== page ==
Of course, he was going to talk about China already, but he’s also going to talk about Russia’s threat in Ukraine and other states. So, I think that this allows him to put China in the context of the broader conversation he wants to have without necessarily getting into too many details about China as a specific threat, which is important, because the problems of China are frankly much different than the problems of Russia. But President Biden has, if you will, a bigger balloon to put them all in at this point in his general framework.
Sherri, China has dominated the news media agenda, but what’s dominating conversation around the kitchen table? The economy has got to be front and center tonight.
Sherri Greenberg: Certainly. I do concur that China fits into the broader theme of threats and security, but I don’t think there will be a focus on the balloon per se around the kitchen table. Certainly, the economy is the topic of the day. Now, Biden has a really strong story to tell on the economy. Inflation has come down. Employment is good. So, that is a very strong story.
I also think that the situation with the debt ceiling will be a big issue because, if that were not to be resolved, that could be quite detrimental to the economy and lead to a recession not just here, but around the globe.
With the recent police killing of Tyre Nichols, some of Biden’s early promises for police reform have started to come back under scrutiny. When you think about the promises that the president made at the start of his term, is this going to be an issue – police reform or race relations in the United States? What do you expect on that front, Professor Engel?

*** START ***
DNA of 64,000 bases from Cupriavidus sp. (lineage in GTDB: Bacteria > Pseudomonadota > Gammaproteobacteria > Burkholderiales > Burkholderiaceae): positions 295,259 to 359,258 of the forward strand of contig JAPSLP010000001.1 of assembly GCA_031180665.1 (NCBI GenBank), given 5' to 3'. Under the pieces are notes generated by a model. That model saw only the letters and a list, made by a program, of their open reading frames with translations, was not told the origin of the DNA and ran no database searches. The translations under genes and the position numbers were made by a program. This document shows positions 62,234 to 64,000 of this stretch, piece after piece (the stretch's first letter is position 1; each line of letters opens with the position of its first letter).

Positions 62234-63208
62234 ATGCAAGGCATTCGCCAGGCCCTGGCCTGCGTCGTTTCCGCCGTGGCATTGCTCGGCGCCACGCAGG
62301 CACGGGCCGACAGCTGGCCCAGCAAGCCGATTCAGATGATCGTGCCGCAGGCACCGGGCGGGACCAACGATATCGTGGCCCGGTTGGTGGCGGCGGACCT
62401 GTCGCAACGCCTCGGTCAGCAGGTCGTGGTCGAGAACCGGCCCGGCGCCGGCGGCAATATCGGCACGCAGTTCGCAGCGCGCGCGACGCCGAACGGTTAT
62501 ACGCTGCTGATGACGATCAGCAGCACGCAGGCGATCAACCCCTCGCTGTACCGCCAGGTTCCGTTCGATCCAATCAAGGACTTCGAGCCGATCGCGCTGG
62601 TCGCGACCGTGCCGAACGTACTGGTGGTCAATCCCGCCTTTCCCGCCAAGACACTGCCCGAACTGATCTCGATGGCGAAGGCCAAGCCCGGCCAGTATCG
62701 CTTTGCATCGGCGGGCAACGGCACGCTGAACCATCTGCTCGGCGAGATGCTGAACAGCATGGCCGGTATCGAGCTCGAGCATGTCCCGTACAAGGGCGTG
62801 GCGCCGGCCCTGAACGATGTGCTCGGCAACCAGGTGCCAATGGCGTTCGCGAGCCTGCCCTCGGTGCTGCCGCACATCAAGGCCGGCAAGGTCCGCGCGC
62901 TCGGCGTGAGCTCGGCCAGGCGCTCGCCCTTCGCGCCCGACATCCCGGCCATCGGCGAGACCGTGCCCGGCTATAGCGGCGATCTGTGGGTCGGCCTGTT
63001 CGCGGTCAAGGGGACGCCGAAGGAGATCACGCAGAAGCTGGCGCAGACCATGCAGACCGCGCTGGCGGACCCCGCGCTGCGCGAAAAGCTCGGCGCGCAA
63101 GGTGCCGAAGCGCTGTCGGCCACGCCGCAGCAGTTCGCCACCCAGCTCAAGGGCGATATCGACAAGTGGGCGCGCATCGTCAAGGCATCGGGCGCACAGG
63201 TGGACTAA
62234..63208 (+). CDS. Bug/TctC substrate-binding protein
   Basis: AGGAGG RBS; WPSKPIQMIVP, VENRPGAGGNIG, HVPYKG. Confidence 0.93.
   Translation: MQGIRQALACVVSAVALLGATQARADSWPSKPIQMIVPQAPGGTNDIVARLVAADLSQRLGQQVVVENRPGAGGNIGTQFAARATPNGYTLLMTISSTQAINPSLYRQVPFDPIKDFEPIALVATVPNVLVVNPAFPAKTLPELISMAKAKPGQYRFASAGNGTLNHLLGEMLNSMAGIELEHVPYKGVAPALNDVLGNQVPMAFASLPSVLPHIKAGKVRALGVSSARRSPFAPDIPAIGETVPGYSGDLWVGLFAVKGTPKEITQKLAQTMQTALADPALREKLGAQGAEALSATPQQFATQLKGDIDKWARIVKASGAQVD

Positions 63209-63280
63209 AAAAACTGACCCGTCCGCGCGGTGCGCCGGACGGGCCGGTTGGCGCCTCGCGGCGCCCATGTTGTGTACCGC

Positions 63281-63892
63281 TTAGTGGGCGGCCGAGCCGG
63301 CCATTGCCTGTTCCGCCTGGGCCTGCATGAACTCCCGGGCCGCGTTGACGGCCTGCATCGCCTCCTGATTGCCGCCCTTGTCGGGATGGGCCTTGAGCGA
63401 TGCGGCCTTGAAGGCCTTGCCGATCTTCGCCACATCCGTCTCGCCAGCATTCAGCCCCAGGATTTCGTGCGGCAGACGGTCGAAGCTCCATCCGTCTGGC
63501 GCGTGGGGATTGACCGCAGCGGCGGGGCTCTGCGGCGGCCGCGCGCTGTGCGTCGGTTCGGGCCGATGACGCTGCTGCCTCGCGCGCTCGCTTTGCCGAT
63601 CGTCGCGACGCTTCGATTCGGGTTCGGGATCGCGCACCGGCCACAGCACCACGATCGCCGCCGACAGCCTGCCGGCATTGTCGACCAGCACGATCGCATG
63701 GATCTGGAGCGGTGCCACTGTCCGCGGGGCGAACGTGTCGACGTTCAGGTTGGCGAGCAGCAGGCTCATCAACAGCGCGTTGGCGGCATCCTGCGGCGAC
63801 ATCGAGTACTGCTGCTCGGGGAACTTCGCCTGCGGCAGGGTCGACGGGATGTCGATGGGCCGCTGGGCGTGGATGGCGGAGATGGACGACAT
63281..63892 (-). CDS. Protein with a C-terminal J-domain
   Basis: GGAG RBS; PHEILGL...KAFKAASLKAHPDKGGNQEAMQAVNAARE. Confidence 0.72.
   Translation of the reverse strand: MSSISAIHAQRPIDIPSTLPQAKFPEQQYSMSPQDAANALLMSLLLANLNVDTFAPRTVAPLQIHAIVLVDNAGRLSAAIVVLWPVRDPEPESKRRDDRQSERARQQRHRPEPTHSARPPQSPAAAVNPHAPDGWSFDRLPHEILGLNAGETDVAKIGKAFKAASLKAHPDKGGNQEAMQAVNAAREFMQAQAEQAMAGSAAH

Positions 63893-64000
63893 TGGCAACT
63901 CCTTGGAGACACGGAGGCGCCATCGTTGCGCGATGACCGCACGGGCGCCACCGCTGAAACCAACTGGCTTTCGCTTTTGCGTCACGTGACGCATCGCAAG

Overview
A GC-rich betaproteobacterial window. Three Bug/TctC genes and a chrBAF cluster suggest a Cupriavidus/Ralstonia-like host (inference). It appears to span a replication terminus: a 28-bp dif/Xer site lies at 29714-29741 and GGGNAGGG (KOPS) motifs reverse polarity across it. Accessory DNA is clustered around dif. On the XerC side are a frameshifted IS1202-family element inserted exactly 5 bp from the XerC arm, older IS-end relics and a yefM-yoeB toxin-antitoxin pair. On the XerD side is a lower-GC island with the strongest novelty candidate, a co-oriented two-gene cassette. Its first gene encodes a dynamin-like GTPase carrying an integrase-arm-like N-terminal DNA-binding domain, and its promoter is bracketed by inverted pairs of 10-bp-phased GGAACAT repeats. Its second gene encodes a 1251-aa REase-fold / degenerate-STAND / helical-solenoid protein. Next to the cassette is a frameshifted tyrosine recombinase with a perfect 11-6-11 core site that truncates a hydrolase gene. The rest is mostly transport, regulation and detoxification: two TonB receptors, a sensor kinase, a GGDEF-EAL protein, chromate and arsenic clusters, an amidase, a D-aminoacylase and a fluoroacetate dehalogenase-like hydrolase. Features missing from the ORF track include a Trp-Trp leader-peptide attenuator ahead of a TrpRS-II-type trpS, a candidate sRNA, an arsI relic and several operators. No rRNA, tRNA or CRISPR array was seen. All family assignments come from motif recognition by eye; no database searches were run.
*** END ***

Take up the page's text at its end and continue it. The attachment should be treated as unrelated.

Jeffrey Engel: Unfortunately, I think this is going to be an ongoing issue. At the presidential level, I think it’s going to be an ongoing issue that’s more rhetoric than reality, because there’s simply too much of a divide on Congress in this particular issue, with a divided Congress and the president in opposition to the House parties. I don’t think we’re going to see any particular movement on this issue, but it does really raise a broader problem.
For the Biden administration, most of the economic numbers that you mentioned are certainly trending in his direction. He does have a good story to tell. And frankly, he thinks that he is on the right side of the issue of race relations. That’s not to say that race relations are good, but that he has the right agenda, if you will. But the truth of the matter is, despite all that, he’s not personally popular and he has to find some way to try to get people to understand that America is actually doing well and that he deserves some credit for that.